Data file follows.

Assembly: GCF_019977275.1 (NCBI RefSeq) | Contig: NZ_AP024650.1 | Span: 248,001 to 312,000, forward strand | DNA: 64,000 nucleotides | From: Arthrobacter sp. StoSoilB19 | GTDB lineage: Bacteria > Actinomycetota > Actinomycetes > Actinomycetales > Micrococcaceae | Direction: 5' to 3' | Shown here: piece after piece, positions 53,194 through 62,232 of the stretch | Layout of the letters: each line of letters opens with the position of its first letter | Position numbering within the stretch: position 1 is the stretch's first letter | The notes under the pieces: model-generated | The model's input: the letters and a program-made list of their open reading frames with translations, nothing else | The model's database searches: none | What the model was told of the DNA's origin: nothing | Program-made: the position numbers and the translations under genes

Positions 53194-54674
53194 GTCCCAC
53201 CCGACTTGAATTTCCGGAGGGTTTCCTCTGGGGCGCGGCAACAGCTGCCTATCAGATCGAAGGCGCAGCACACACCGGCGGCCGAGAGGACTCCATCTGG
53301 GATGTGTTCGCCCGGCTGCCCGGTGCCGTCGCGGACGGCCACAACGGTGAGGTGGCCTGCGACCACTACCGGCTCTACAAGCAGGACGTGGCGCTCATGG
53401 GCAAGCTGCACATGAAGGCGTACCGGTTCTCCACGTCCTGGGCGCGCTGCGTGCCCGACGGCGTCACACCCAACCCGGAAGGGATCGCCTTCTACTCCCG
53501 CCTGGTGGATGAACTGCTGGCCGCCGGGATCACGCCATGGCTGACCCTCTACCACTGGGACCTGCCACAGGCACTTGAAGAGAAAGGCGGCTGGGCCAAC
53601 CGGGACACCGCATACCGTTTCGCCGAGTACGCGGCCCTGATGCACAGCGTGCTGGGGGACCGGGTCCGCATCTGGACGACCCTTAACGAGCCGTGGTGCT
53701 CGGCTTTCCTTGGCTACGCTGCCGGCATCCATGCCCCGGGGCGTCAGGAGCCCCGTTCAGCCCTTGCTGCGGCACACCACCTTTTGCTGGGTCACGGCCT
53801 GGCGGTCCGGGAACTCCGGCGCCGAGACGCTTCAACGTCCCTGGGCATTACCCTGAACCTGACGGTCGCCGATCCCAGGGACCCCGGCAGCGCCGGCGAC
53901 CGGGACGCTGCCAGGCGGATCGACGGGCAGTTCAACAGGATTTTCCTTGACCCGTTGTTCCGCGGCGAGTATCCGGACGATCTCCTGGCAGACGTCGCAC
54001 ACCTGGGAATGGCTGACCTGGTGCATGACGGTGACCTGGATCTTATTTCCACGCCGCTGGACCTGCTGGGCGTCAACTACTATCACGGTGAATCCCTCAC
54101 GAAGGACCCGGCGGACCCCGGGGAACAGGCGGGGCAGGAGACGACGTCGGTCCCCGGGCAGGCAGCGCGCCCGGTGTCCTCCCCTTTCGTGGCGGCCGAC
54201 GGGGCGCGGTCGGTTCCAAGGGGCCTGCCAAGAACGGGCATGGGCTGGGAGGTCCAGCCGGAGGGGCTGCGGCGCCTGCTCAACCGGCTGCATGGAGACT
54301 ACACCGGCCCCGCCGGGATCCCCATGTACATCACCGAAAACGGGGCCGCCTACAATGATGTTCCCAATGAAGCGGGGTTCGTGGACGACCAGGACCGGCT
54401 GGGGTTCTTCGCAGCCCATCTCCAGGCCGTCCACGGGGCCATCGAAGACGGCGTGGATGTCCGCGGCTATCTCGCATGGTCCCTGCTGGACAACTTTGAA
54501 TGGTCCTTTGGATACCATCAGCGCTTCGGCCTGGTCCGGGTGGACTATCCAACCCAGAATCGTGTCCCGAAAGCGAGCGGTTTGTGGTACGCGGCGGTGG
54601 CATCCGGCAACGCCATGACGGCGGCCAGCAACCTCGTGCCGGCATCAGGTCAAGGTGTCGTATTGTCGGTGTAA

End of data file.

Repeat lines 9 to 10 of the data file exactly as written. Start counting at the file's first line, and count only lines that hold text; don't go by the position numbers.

53701 CGGCTTTCCTTGGCTACGCTGCCGGCATCCATGCCCCGGGGCGTCAGGAGCCCCGTTCAGCCCTTGCTGCGGCACACCACCTTTTGCTGGGTCACGGCCT
53801 GGCGGTCCGGGAACTCCGGCGCCGAGACGCTTCAACGTCCCTGGGCATTACCCTGAACCTGACGGTCGCCGATCCCAGGGACCCCGGCAGCGCCGGCGAC